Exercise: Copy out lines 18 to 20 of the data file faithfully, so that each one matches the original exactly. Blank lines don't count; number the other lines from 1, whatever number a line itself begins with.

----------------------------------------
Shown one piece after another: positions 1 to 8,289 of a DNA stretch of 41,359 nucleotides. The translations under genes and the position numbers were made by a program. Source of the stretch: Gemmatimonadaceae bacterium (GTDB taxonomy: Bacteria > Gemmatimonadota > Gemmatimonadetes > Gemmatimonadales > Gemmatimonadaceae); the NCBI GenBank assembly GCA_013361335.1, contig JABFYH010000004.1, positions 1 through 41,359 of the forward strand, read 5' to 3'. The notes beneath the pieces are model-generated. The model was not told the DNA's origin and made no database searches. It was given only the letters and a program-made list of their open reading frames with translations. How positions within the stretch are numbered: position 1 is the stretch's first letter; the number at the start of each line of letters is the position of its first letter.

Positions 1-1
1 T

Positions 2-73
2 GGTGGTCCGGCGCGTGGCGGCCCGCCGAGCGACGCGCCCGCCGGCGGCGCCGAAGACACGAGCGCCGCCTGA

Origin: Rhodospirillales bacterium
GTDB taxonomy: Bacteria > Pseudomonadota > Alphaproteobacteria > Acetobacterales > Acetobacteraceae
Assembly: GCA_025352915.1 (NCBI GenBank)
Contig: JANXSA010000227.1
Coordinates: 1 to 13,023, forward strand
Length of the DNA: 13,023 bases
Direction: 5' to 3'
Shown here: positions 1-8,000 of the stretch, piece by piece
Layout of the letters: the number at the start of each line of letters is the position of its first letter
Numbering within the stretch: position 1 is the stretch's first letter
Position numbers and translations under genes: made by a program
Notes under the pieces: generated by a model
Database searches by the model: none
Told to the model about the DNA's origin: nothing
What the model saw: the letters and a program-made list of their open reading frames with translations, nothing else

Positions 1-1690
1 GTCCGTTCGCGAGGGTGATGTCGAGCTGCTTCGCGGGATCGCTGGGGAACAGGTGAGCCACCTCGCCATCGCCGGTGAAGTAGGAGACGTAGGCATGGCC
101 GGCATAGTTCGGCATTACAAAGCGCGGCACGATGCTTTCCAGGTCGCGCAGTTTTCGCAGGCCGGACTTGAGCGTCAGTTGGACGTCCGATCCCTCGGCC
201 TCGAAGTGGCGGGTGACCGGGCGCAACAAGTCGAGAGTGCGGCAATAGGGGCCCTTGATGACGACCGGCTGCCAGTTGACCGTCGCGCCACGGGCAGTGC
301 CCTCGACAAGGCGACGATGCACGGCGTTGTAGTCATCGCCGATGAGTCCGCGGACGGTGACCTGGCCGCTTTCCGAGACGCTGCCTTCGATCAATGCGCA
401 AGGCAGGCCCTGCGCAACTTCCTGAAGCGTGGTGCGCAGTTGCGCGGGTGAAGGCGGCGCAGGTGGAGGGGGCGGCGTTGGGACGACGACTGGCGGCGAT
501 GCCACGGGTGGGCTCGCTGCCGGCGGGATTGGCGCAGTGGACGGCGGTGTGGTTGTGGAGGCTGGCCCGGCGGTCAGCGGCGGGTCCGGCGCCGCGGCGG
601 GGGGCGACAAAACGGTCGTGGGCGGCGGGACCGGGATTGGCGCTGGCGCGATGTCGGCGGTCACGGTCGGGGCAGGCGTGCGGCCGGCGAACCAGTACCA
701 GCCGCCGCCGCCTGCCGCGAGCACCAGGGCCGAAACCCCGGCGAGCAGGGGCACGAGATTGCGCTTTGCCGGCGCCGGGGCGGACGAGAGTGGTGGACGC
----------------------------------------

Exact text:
Database searches by the model: none
Told to the model about the DNA's origin: nothing
What the model saw: the letters and a program-made list of their open reading frames with translations, nothing else